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Salvador Dali - Statue - Woman With Drawers - Burning Giraffe (1936-1937)

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About Salvador Dali - Statue - Woman With Drawers - Burning Giraffe (1936-1937)

This Parastone resin 3-Dimensional representation is inspired by the central figure of Salvador Dalí's iconic work "Burning Giraffe" made in 1936-1937. Salvador Dalí painted "Burning Giraffe" during his exile in the United States. Although the Spanish Surrealist artist declared himself apolitical, this painting shows his personal struggle with the battle in his home country. Characteristic are the opened drawers in the blue female figure, which Dalí later on described as the "Femme-Coccyx" (tail bone woman), alluding to a phenomenon first postulated as part of Sigmund Freud's psychoanalytical method. Dalí regarded Sigmund Freud's contributions as an enormous step forward for human civilization. The opened drawers in this expressive, propped up female figure thus refer to the inner sublimated fears and anxieties in the subconscious of humans. Moreover, his recurrent use of “crutches” represent both our human frailty and the different structures we use to anchor us into the real world. Just like Dalí did in his most iconic work “The Persistence of Memory” where he challenged the rigidity and fixed concept of Time, through the melted clocks depicted, here Dalí challenges the self-reliance and strength of our human nature. More details on Salvador Dali - Statue - Woman With Drawers - Burning Giraffe (1936-1937):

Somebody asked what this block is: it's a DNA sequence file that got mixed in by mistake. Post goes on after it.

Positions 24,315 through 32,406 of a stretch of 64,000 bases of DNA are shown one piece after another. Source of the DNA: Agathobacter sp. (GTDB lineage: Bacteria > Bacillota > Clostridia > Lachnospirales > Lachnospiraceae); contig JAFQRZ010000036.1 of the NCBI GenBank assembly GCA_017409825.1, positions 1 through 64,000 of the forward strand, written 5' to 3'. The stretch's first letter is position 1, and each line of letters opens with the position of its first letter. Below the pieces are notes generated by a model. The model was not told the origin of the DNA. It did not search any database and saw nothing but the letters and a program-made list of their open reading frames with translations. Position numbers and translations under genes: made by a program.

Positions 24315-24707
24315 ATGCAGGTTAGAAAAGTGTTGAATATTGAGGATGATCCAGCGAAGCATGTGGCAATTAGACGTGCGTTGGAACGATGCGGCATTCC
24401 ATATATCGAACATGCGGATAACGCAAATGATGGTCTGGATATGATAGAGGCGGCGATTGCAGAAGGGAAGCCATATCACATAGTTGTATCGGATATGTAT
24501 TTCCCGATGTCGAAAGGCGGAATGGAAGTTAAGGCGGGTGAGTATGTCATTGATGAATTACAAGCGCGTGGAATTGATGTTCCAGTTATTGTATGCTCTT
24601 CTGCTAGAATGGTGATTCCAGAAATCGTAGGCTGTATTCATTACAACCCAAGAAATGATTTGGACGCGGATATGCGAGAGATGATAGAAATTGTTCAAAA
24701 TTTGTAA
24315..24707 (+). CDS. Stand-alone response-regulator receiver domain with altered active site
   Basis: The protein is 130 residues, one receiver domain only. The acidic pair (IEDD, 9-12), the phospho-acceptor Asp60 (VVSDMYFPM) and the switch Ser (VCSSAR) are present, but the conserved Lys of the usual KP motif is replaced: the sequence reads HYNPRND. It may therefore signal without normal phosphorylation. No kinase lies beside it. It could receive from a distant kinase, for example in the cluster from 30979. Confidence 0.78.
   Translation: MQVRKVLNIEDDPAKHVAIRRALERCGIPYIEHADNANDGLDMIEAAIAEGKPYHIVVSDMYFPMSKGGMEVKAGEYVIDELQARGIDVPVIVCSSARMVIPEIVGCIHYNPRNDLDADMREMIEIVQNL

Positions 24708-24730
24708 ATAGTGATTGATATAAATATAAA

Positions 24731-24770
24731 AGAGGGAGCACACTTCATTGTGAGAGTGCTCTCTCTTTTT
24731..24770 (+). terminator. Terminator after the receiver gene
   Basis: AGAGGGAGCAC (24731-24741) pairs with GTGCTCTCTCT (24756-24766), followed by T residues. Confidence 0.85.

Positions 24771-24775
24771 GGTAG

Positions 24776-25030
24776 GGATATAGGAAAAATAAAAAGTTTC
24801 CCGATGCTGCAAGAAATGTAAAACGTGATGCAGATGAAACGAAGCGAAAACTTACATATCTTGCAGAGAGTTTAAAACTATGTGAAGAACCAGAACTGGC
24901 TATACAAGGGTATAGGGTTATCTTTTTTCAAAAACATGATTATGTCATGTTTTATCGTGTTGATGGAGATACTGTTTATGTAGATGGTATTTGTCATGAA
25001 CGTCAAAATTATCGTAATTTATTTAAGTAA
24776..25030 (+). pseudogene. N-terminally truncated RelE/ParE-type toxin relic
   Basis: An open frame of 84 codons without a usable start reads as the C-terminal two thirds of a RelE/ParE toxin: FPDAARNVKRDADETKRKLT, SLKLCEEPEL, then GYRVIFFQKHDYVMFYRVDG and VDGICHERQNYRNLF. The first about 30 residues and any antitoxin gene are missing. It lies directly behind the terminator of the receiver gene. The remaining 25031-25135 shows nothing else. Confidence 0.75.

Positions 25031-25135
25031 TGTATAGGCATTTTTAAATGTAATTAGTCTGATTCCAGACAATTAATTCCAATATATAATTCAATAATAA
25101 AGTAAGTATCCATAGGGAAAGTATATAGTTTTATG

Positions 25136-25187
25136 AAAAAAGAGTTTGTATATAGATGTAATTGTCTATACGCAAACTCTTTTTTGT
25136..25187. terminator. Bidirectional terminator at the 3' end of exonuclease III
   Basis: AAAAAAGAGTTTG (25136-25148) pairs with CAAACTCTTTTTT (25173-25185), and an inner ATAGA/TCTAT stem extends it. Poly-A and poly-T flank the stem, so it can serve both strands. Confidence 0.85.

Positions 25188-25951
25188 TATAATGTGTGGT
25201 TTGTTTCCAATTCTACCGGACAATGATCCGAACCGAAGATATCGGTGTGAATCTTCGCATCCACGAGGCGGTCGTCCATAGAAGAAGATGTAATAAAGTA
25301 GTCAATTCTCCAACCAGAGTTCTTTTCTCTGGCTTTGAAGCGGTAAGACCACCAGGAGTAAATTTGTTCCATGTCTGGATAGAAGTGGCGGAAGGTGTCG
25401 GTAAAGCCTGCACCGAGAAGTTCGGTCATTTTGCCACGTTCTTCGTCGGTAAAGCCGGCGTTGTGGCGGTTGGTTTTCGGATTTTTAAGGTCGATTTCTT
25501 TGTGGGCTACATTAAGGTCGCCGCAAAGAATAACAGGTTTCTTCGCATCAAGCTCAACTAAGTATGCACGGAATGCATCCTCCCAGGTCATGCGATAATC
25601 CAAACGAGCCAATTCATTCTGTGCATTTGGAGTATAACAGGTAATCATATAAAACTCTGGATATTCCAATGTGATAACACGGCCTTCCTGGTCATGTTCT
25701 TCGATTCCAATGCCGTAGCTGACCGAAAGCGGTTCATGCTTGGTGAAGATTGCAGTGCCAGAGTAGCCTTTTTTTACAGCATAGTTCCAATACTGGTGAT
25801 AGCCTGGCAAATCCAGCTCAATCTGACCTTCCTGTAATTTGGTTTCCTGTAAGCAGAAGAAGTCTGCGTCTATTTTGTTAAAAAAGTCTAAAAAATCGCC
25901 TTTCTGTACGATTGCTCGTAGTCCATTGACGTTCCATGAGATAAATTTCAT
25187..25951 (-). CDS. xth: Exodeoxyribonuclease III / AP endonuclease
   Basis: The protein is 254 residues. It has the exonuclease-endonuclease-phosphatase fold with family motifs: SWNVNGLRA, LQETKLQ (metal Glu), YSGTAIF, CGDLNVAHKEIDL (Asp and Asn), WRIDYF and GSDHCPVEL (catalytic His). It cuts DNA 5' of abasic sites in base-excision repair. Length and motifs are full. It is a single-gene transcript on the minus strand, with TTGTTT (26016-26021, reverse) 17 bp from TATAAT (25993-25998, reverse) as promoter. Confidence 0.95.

• Dimensions: 7.5" in. x 5" in. x 3.5" in.
  • Weight (est): 0.6 lbs
  • Material: Resin with hand-painted color details
  • Original: Dalí, Salvador. Girafe en Feu, 1936-1937. Oil on canvas. 35cm x 27cm. Kunstmuseum, Basel.
  • © Salvador Dalí, Fundaciòn Gala-Salvador Dalí, c/o Beeldrecht, Amsterdam 2007.
  • Part of Parastone's Museum Collection.


The artist who above all others symbolizes Surrealism in the public imagination is the Spaniard, Salvador Dalí. His genius for publicity brought the word “Surrealism” to the level of a common noun in all languages. Not only Dali's art denotes that is irrational and erotic, but also mad–and fashionable. All at once, his paintings, his writings, his utterances, his actions, his appearance, and his iconic mustache celebrate his eccentricity. The Surrealists’ exploration of the human psyche and dreams reached new heights in Dalí’s extravagant works. In his paintings, sculptures, jewelry, and designs for furniture and movies, Dalí probed a deeply erotic dimension. While studying the writings of von Krafft-Ebing and Freud, he invented what he called the “paranoiac-critical method” to assist his creative process. Dalí’s surrealist works are characterized by their haunting allegorical empty space where even time has ended. An eerie, never-setting sun usually illuminates the barren landscapes, with often amorphous and imaginary creatures in the foreground. Dalí rendered every detail of this dreamscape with precise control, striving to make the world of his paintings convincingly real–in his words, to make the irrational concrete.


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